Module 1 Post 2 – Money, politics and ethics TREMBLAY

What would happen if you didn’t need any money to run for political office? While politics and capital have an uneasy relationship, they are absolutely but unofficially connected. For example ask yourself: How easy it would be to run a political campaign without large sums of capital to finance all the expenses for media, space, paraphernalia, nevermind the time involved.  The ethical problems related to the finances involved in political participation, especially at the very top levels, where much more money is involved and needed for “success”, are huge but often ignored in the name of moving forward and progress. However that capital can come with an expectation or price that is in direct contrast with the interests of the constituents who elect the person to office.

So what happens when the people are told that a system is designed to work for them, but instead is subverted instead to work against their interests? Couldn’t that be considered the same sort of exploitive tactic that was sold to trusting indigenous cultures during colonization? Unfortunately, when the people speak out against this sort of injustice, they are not portrayed much better than the groups in the past who have spoken out against capital exploitation:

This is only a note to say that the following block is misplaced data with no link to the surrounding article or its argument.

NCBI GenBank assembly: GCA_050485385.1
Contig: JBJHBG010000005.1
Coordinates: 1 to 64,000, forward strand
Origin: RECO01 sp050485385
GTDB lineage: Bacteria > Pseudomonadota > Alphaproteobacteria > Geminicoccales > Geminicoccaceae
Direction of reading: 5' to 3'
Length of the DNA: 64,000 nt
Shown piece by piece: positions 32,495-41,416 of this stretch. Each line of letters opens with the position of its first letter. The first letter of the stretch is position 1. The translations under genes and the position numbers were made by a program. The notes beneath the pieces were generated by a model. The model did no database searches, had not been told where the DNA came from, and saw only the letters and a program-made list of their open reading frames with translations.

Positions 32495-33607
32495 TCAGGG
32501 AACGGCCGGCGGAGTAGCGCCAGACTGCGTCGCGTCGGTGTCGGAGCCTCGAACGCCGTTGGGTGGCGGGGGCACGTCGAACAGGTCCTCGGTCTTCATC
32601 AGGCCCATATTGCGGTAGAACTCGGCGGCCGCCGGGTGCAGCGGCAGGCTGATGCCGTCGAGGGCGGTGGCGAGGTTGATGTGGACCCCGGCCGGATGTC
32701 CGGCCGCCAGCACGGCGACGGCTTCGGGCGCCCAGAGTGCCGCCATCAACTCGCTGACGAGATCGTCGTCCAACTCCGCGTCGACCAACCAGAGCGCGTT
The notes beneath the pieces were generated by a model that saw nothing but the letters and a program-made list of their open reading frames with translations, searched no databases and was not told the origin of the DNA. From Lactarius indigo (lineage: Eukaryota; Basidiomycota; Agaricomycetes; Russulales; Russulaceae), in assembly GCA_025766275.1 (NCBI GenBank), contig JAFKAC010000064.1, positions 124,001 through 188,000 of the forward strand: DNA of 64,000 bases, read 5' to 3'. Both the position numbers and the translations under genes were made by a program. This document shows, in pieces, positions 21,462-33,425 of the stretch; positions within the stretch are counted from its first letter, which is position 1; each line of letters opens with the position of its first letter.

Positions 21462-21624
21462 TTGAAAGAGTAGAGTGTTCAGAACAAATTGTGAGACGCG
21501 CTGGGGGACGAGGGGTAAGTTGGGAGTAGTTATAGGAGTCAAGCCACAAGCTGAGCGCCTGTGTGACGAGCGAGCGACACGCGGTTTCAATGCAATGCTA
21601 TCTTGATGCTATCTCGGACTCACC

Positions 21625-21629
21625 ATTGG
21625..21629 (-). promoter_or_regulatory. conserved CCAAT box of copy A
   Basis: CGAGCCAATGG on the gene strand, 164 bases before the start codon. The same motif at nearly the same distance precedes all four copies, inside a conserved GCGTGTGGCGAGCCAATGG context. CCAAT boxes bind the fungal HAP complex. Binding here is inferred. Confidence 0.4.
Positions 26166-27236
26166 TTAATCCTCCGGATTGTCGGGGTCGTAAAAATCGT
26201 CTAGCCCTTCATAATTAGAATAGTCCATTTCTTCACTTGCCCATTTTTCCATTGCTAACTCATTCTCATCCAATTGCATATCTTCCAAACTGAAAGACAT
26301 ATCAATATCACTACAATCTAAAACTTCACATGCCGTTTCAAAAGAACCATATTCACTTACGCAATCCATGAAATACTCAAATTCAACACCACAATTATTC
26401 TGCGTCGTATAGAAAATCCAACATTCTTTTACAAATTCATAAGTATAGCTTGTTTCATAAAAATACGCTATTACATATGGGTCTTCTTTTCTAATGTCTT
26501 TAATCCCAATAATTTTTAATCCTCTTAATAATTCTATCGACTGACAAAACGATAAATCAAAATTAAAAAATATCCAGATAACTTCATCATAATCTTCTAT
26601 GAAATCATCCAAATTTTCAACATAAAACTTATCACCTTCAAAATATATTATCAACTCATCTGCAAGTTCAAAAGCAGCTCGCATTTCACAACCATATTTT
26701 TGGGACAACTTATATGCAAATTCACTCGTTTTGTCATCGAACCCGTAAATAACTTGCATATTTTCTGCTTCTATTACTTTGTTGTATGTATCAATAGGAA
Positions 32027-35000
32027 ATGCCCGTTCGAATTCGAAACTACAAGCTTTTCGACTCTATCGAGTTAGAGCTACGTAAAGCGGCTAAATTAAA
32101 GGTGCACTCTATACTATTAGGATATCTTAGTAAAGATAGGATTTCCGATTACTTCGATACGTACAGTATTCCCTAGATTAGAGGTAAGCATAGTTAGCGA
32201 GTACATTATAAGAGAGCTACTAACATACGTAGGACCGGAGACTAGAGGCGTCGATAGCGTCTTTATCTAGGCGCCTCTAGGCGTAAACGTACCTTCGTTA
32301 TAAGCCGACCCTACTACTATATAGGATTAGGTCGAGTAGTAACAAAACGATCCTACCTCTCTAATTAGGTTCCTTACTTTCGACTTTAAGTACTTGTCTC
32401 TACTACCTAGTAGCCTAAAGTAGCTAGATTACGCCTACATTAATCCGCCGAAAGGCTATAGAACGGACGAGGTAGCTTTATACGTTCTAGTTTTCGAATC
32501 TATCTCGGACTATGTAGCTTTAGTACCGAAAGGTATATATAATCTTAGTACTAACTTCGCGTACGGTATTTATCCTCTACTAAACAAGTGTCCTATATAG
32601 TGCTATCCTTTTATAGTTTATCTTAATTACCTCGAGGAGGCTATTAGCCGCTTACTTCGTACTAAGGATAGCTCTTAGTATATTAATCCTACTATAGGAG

Recently Stephen Harper confirmed his pro-business approach to Canadian politics (again) when he attended  a trade mission rather than take the time to address some concerns of the youngest and fastest growing demographic in Canada.

A second example of this type of capitally motivated subversion is how technology is supposed to make things cheaper and easier, but we have allowed a system  to develop which allows for huge amounts of public money to be spent on political advertisements and media. Marshall McLuhan famously said “The medium IS the message”, but if this is the case then we are willingly submitting ourselves for exploitation and considering the power and reach of modern media, the consequences could be dire:

These attack ads were run while simultaneously to the conservative party’s working towards shutting down the CBC, canada’s only publically (non corporate) owned media outlet.

The final video and article that I chose is an interview that the guardian did with David Simon the writer of the wire who talks about the war on drugs, its roots in capitally influenced public policy and how it has in fact created a situation where the constituents, in most cases the weakest members of said society, are not just mis-represented but instead exploited by the system that deigns to protect them.


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